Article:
None overdoes the self-conscious creepiness at first. The close-ups of slabs of meat being hacked apart for dinner and a few forced performances from otherwise reliable actors (especially Anna Maxwell Martin as the servant Ethel Rogers) smack of concept getting in the way of common sense.... Once the gathering of the victims has been completed, however, and the murderer goes to work, the series settles into a satisfyingly eerie groove.
    • 82 Metascore
    • 80 Mike Hale
    Wartorn sometimes starts to feel prim and preachy. But it also has its share of quietly devastating, haunting scenes, echoes of the nightmares that veterans are bringing home with them from Iraq and Afghanistan.
    • 82 Metascore
    • 80 Mike Hale
    The story of the Dust Bowl is complicated, twisting together ecology, economics and politics, as well as divisions of class and region, and Mr. Burns and his writer, Dayton Duncan, have done as careful and admirable a job as you would expect in laying it out.
    • 82 Metascore
    • 70 Mike Hale
    What really sets Key & Peele apart are the stars’ performances.
    • 82 Metascore
    • 80 Mike Hale
    What sets the show apart is its tireless, formless, free-flowing pursuit of laughs--and a cast that can ride that wave while also giving some human dimension to what are essentially vaudevillian characters.
    • 82 Metascore
    • 70 Mike Hale
    The show’s subversiveness, if it can be called that, is partly a matter of degree. It stands out (on basic cable, at least) for its frankness.... You wonder whether Mr. Falk can keep the plates spinning. Some jokes seem to be repeating themselves.
    • 81 Metascore
    • 70 Mike Hale
    Watching Mr. Robot can be a little like living in Elliot’s skin: engrossed by a skillfully executed dystopian fantasy while nagged by the knowledge that it isn’t everything it claims to be.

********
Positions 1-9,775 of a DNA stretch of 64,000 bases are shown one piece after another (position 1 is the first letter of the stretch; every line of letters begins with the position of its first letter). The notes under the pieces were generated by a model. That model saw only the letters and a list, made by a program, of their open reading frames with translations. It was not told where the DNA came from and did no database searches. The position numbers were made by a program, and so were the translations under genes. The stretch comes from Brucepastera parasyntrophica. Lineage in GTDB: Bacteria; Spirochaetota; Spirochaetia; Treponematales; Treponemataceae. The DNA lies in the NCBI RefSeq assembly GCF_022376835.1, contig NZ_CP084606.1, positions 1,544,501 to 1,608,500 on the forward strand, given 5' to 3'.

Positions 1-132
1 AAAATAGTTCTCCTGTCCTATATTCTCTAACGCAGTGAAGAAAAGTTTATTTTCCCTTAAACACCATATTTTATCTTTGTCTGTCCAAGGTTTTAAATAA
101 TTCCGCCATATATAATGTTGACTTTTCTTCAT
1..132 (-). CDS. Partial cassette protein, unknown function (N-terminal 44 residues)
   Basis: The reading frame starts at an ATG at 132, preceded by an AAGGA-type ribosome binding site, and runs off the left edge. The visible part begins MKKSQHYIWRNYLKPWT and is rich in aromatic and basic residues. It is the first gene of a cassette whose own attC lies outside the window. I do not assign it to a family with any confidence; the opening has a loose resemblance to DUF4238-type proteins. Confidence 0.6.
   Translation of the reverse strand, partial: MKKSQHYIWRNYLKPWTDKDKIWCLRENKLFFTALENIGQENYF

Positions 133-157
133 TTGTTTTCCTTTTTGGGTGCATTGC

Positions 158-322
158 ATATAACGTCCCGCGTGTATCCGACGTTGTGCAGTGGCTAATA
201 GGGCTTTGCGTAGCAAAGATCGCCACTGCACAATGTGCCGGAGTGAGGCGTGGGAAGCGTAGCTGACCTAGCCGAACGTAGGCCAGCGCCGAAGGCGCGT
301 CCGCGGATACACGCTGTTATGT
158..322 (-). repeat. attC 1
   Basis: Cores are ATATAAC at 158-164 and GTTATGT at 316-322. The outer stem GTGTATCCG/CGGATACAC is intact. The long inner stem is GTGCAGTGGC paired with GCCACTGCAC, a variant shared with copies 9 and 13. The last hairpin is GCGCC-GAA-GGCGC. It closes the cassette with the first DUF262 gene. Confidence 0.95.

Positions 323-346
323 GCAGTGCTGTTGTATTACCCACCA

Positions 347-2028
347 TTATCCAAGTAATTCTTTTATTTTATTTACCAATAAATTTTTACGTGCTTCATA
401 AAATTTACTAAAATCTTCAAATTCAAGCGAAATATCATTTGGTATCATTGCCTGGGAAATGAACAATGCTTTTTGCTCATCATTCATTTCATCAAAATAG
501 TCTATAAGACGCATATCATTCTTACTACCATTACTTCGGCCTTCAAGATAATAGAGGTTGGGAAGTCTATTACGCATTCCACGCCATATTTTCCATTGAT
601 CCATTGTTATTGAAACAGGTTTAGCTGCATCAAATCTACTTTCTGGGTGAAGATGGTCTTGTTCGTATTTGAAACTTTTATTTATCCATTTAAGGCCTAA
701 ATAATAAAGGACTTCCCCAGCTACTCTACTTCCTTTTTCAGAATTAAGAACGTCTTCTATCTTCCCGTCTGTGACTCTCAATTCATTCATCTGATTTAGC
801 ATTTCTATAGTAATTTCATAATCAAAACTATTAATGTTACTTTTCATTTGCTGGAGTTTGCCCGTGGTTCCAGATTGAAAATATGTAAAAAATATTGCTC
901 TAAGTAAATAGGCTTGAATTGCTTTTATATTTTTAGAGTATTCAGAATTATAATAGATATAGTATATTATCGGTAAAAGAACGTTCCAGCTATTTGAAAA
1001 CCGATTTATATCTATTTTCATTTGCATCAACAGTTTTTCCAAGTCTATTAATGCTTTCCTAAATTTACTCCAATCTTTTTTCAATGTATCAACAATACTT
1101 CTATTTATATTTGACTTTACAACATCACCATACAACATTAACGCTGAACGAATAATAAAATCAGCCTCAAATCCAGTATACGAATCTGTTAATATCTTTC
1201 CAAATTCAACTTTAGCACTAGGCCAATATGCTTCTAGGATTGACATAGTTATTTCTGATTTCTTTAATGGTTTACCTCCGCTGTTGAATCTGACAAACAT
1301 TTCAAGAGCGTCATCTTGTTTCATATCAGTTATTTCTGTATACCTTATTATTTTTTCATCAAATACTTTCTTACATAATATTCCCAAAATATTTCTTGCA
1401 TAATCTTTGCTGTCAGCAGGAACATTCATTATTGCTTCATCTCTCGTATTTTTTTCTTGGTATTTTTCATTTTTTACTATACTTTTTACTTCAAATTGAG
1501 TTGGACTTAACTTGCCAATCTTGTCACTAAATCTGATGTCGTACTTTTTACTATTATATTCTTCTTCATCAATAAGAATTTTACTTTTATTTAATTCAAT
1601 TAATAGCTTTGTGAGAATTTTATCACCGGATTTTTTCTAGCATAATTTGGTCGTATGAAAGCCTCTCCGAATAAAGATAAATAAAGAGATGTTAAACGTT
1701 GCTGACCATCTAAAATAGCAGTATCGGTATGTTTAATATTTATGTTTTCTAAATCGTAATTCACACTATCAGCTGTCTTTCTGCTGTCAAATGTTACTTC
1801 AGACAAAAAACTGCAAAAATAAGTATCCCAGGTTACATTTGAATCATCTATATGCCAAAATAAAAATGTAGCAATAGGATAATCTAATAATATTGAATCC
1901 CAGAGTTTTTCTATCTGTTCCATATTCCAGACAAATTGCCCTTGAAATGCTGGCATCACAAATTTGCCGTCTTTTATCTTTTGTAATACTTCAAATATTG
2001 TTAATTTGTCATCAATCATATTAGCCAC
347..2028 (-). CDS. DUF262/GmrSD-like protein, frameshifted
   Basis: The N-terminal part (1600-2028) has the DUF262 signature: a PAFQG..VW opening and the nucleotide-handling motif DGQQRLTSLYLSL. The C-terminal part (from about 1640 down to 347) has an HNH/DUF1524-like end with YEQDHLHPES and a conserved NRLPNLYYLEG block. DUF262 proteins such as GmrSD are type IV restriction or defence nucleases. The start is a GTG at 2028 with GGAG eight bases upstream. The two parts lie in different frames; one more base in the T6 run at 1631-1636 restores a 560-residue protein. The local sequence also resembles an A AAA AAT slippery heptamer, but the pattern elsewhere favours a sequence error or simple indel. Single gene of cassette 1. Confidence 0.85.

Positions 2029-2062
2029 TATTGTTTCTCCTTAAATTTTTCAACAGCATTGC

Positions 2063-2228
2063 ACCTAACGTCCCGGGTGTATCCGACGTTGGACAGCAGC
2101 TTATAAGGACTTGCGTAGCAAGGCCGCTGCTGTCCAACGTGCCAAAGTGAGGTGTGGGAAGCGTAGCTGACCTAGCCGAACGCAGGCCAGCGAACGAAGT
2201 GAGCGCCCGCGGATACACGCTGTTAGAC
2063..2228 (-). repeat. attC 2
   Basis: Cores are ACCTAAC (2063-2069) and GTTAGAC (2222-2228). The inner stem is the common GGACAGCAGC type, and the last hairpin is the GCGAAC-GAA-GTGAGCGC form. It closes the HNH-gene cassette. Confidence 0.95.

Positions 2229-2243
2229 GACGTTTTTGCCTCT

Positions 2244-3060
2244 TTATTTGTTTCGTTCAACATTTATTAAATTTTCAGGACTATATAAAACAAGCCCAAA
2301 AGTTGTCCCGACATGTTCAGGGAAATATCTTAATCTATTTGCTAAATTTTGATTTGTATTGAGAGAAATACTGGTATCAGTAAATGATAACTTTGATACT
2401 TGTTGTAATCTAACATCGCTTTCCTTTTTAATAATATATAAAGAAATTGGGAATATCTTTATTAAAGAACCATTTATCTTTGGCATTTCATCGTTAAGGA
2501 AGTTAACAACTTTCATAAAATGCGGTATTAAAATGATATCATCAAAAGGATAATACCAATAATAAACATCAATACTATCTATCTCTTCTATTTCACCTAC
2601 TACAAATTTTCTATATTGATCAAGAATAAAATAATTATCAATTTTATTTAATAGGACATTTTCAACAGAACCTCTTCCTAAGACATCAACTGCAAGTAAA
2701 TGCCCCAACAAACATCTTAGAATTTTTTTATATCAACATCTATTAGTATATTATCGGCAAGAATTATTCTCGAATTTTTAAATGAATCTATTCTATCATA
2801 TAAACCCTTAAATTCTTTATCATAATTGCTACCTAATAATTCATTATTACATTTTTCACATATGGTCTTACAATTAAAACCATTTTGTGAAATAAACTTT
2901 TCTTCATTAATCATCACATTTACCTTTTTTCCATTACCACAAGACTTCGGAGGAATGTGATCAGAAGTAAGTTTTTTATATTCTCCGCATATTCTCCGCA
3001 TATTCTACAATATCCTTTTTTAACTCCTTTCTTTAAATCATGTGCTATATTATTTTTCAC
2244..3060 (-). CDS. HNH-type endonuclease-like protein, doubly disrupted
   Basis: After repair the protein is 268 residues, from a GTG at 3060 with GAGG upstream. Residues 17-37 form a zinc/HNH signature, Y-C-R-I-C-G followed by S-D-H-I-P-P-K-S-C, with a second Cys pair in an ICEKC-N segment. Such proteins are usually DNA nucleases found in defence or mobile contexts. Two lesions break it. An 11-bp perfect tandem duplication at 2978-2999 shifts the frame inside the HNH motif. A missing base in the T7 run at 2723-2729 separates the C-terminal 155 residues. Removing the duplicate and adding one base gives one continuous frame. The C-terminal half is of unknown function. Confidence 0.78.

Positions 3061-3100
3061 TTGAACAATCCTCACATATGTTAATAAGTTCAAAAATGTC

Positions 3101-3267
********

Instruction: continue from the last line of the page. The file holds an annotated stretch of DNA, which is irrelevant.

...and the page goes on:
• 81 Metascore
    • 70 Mike Hale
    Vikings has benefited all along from the accomplished, subdued performances of a number of its cast, including Mr. Byrne, Mr. Roache, Clive Standen as Ragnar’s warlike brother and both Nathan O’Toole and Alexander Ludwig, who play Ragnar’s son Bjorn at different ages. But the heart of the show remains Mr. Fimmel’s smirking, withdrawn, not quite good but certainly distinctive performance as Ragnar.
    • 81 Metascore
    • 80 Mike Hale
    There’s a tricky balancing act going on--crossing a moody detective show with both a comic action thriller and a woman-in-peril psychological drama--but Ms. Rosenberg proves to be mostly up to the task.
    • 81 Metascore
    • 80 Mike Hale
    You might assume that this meant sacrificing some measure of journalistic credibility in the quest for attention. But the truth is, Mr. Ford and Mr. Cheadle are just as good as any seasoned television correspondent at the newsmagazine drill.
    • 80 Metascore
    • 80 Mike Hale
    The engineering of the plot is pretty obvious, and the sentimentality that’s part of the Harmon package goes overboard toward the end of the episode.... Everything is back on track, though, in Thursday night’s second episode, a sterling example of Mr. Harmon’s ability to deploy fanboy obsessiveness in the service of funny and affectionate storytelling.
    • 80 Metascore
    • 70 Mike Hale
    As with most programs in the illustrated-lecture format (the lecturer in this case being the narrator, Christopher Plummer), the early material is the best. TCM, bless its soul, spends three of the seven hours just getting from Thomas Edison, Georges Melies and the Lumiere brothers through the silent era, and those first three episodes are a treat.